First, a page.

South Africa’s annual inflation rate eased in July to 4.7%, down from 5.4% in June 2023, the lowest reading since August 2021, according data from Statistics South Africa. (Dwayne Senior/Bloomberg via Getty Images)
After eight months of South Africa’s food inflation at levels above 12.3%, May 2023 data decelerated to 12.0%, down from 14.3% in April.
The food product prices primarily underpinning this moderation in food inflation are bread and cereals, meat, fish, oils and fats, and fruit.
Slowing food inflation could be a central theme for the second half of the year (assuming that there are no significant weaknesses in the rand/dollar exchange rate), and the products mentioned above will continue driving the trend.
More specifically, red meat prices, which have softened at the farm level, should continue on this trend at the retail level in the coming months.
Fruit prices will probably remain on a similar declining trend as the harvest across South Africa continues, and domestic supplies have improved.
The decline in oils and fats products aligns with what we see in the global environment, because South Africa still imports all its palm oil usage.
For example, in May 2023, the United Nations’ Food and Agriculture Organisation (FAO) vegetable oil price index was at 119 points, down 48% year-on-year.
The FAO states that “international palm oil prices fell markedly from April, as protracted weak global import purchases coincided with expectations of rising outputs in major producing countries”. This is a welcome development for importing countries such as South Africa.
With that said, the relatively weaker rand/dollar exchange remains a risk to the prices of imported products that could reduce the gains for local consumers. This mainly applies to rice and wheat, becauseSouth Africa is a net importer of these products.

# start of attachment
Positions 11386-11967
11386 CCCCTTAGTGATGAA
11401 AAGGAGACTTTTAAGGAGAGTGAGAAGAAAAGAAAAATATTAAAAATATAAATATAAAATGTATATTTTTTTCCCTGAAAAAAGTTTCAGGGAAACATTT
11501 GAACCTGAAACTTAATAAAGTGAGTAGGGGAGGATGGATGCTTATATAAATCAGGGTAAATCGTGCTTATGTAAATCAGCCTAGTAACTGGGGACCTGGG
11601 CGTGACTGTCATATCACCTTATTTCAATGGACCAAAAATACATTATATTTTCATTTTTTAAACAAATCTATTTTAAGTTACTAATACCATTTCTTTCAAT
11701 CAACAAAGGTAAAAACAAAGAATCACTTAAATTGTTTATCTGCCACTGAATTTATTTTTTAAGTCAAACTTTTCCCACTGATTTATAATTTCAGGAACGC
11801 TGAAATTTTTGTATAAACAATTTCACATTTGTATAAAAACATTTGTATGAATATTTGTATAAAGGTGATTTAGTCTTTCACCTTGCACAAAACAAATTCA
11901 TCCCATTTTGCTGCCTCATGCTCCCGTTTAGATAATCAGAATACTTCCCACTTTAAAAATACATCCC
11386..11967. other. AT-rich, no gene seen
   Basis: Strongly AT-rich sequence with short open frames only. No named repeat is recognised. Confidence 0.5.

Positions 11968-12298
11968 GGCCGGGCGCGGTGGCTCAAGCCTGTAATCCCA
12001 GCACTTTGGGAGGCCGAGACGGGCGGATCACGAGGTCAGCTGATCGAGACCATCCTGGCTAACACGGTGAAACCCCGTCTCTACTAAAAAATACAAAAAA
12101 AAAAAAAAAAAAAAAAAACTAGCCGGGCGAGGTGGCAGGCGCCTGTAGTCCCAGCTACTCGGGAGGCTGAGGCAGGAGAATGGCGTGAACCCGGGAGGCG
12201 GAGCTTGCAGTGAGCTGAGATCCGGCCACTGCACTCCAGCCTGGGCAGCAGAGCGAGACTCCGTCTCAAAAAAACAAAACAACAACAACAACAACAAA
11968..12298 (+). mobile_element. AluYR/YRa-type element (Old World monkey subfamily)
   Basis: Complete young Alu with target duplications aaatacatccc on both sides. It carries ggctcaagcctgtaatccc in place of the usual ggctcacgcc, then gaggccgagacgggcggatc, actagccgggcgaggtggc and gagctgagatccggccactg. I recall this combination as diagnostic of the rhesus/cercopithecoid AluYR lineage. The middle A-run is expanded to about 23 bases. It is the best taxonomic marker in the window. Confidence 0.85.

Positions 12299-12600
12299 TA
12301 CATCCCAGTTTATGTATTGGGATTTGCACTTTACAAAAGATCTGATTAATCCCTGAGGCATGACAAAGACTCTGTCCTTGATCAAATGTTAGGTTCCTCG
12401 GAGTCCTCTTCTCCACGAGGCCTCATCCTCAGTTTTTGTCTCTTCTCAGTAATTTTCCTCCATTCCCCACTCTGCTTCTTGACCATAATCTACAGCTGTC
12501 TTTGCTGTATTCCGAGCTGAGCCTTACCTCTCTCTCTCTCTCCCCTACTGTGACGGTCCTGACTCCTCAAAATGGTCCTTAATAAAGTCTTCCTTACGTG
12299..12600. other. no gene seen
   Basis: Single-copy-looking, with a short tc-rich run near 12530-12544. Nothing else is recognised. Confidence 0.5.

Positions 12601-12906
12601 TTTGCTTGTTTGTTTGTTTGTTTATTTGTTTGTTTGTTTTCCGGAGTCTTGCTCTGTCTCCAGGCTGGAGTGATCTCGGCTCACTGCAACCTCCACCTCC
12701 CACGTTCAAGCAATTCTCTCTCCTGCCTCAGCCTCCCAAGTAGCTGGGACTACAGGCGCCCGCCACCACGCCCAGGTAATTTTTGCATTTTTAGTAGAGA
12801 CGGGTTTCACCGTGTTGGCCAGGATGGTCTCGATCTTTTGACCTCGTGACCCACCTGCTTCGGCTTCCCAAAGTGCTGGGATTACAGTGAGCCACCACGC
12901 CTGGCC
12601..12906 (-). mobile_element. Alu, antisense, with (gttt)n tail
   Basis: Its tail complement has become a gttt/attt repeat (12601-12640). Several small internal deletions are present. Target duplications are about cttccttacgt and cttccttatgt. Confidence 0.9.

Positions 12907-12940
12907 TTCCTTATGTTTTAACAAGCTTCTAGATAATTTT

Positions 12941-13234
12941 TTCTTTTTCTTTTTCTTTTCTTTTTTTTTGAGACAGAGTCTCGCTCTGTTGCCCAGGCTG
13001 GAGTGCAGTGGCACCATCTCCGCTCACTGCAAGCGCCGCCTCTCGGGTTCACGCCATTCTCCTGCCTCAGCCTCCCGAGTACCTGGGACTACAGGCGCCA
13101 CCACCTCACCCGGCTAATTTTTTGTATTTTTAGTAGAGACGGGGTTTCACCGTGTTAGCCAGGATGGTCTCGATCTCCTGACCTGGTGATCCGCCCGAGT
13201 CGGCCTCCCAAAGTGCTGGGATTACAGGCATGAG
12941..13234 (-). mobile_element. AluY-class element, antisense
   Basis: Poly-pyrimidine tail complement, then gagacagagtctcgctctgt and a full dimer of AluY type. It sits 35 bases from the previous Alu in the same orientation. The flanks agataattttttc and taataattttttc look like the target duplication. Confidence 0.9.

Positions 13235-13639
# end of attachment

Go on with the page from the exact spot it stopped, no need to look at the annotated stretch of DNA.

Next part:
Moreover, the relatively lower farm-level maize prices will filter into the retail product prices mainly in the second half of the year’s data.
One aspect that researchers often forget is that there is a lag of three to five months between farm and retail prices of some products, thus, the decline in farm-level prices is not immediately apparent on retail shelves.
The price changes will also not be equal because of associated processing, packaging, distribution and labour costs. Still, these will not change the possible slowdown in price inflation.
Moreover, the base effects will also help soften consumer food inflation in the year’s second half.
One aspect that some people continue to worry about is the effect of load-shedding on food prices. I believe that these load-shedding may continue to influence prices for the next few months.
Nonetheless, the various interventions to ease the load-shedding burden on farmers, such as load curtailment, expansion of the diesel rebate to the food value chain and, most recently, the launch of the Agro-Energy Fund, support the production conditions.
The 2022-23 maize harvest is estimated at 16.1 million, 5% higher than the 2021/22 season’s harvest and the third-largest harvest on record. The soybeans harvest could reach a record 2.8 million tonnes.
South Africa’s sugar cane crop will probably increase by 3% to 18.5 million tonnes in 2023-24. Other field crops and fruits also show prospects for decent harvest this season.
But the effectiveness of these energy support measures differs across farming enterprises and food companies, and the costs to food producers, mainly those not fully benefiting from these efforts, remain high because of all the necessary mitigation measures.
Overall, we are probably off the period of elevated consumer food inflation. The next couple of months, and going into 2024, will be characterised by the deceleration of consumer food inflation.
The key drivers of the expected moderation will be meat, grain-related products, vegetable oils and fruits, which comprise roughly two-thirds of the consumer inflation food price basket. The base effects also support a view of a softening pace to levels about 8% to 9% year on year in 2023 (from 9.5% in 2022).
Wandile Sihlobo is the chief economist at the Agricultural Business Chamber of South Africa and the author of Finding Common Ground: Land, Equity and Agriculture.